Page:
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How airlines are catering to their smallest customers—children

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Airlines are constantly trying to find new ways to win customers. In this never-ending competition, carriers — mostly international ones — are now turning their attention to their youngest passengers, wooing children (and beleaguered parents) with new amenities such as toys, child-friendly toiletry kits, meals and amped up seat back entertainment.

Paul Tumpowsky, a father of a toddler daughter and the co-founder and chief executive of the New York travel agency Skylark, said that these new amenities go a long way in keeping children occupied on long flights. “If children are happy, then parents are happy, and they associate the airline with a positive flying experience and are more likely to choose it for future trips,” he said.

A photo provided by Emirates shows “kids kits”. Emirates, in partnership with travel guide company Lonely Planet, gives children “kids kits” like these when they board. The kits are packed with activities, socks, luggage tags, and more to help children pass the time on their flight.
A photo provided by Emirates shows “kids kits”. Emirates, in partnership with travel guide company Lonely Planet, gives children “kids kits” like these when they board. The kits are packed with activities, socks, luggage tags, and more to help children pass the time on their flight.  (EMIRATES / NYT)

“Kids kits” keep children seated, happy and quiet

Emirates recently introduced a kit that young passengers receive as soon as they board. It contains a travel-themed reusable bag or lunch box, a coloring book with markers and an arts and crafts project such as an origami kit. Older children get an animal backpack with a travel journal, and babies and toddlers get a stuffed animal such as an elephant or alligator.

In addition, the airline has an expanded menu of children’s in-flight meals including chicken tenders and various kinds of pasta, served on a colorful tray. To keep them satiated between meals, children get a snack box with a cookie and sliced fruit.

Qatar Airways also has a new activity pack for children with crayons, coloring pages, stickers and a puzzle book. Infants get a stuffed toy, along with a plush book. The airline has also introduced new seat back entertainment aimed at children. It includes more than two dozen family-friendly movies that change monthly, and children’s television such as The Disney Channel, Nickelodeon, the Cartoon Network and BabyTV.

Qantas also offers a kit with an activity book with puzzles and word games and even an Etch a Sketch toy. On select international flights, youngsters get colorful antiskid socks that they can wear onboard.

Turkish Airlines has several new onboard offerings for children. They receive a sack of three sustainably-made wooden figurines like pandas and soldiers, and a backpack amenity kit that includes a child-sized headset, a dental kit, socks and slippers. Parents with babies get a kit with a diaper changing mat, disposable bib, rash cream, baby lotion and shampoo, a packet of wipes and a breast pad.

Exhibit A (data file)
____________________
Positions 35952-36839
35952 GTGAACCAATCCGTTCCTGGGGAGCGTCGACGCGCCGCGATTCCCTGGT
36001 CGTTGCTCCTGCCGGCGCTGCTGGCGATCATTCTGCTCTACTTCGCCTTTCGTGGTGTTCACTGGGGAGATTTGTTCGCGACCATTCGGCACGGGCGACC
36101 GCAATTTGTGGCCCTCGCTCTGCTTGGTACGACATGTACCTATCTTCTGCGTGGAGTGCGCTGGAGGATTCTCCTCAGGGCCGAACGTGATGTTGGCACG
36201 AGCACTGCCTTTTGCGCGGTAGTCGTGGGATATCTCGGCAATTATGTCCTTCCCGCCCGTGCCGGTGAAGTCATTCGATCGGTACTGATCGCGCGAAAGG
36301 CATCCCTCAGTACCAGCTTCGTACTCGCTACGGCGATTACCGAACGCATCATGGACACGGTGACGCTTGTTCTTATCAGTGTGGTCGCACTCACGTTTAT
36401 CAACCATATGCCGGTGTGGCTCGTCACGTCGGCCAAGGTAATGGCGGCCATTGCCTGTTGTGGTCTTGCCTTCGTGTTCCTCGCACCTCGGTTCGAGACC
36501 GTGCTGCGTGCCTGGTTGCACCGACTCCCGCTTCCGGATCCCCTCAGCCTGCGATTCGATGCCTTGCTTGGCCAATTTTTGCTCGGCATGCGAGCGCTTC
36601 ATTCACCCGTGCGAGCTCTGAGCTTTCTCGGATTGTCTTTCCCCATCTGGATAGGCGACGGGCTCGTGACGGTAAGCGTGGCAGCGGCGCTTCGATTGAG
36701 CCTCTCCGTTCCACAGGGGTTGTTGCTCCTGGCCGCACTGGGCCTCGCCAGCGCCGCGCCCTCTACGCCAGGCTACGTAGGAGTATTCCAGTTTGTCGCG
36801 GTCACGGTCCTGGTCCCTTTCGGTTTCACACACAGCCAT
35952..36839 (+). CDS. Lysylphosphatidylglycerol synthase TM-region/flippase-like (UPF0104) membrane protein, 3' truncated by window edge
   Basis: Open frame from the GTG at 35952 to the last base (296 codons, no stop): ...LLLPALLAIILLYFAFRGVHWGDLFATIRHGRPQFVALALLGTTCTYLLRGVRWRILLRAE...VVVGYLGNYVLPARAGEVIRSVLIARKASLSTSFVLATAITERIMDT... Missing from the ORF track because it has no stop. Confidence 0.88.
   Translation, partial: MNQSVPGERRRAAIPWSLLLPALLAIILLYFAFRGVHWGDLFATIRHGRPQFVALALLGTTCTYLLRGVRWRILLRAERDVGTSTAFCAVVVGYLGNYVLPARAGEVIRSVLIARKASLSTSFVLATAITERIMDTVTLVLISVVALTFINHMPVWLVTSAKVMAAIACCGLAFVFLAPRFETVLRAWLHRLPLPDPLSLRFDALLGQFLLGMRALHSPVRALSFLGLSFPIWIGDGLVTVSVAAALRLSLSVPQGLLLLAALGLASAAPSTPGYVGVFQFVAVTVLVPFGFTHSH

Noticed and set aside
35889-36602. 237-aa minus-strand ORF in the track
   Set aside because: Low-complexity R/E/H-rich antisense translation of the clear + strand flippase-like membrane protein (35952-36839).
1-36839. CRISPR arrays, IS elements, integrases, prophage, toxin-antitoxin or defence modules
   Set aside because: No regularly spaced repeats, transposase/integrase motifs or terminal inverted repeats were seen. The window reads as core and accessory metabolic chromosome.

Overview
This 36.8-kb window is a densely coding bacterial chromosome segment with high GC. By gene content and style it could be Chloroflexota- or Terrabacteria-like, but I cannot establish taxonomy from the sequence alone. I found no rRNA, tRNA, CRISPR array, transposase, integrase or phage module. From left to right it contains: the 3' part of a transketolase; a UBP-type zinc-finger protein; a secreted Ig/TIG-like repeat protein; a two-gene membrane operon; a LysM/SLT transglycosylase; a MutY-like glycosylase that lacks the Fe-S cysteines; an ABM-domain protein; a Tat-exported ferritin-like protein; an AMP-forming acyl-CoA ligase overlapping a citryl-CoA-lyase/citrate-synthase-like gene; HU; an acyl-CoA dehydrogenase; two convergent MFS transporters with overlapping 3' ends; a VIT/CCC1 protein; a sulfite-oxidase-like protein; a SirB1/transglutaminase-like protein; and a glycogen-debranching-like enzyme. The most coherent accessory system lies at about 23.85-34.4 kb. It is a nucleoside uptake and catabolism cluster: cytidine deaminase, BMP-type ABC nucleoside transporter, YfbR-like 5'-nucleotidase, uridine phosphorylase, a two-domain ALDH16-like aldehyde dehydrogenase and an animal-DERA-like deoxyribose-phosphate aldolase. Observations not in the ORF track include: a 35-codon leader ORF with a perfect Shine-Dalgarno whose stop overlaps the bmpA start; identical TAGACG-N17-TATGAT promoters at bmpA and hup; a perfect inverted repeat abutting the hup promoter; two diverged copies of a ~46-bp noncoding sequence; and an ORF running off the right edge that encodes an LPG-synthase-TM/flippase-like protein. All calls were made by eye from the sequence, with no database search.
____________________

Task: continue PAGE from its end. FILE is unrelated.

Toys and videos keep children calm and entertained

On Singapore Airlines the cabin crew gives out toys to children based on their age. Babies, for example, receive plush blocks, while pre-school-age youngsters get mini puzzles, and older children get a Monopoly Deal card game. The airline plans to change the toys quarterly.

Young passengers also get to pick from a children’s menu with more than a dozen items, like a burger with fries, fish sticks with diced vegetables and pancakes with sausage.

When it comes to domestic carriers, JetBlue recently debuted kid-focused videos from Headspace, a meditation service, as part of its in-flight entertainment. One of the videos, for example, is a 5 minute cartoon that teaches children how to stay calm on a flight. The airline also has a new “Party Up” food box designed with youngsters in mind. Sold onboard for $9, it includes M&M’s, popcorn, Fig Newtons, Parmesan cheese crisps and salami slices.

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Travel & Escape

Dealing with baggage on your trip

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(NC)Nothing is more embarrassing than having to unpack your baggage at the airport. It’s common to overpack because you want to make sure you have everything you need for your trip – the right shoes, a jacket in case it’s cold, a bathing suit in case there’s a pool. But you must be mindful of the baggage restrictions. So, how can you be smart with your baggage when travelling?

The first thing to do is talk to your TICO-certified travel agent about the weight restrictions and number of bags you are allowed to take. Some airlines charge per bag, while others may offer one bag for free depending on weight.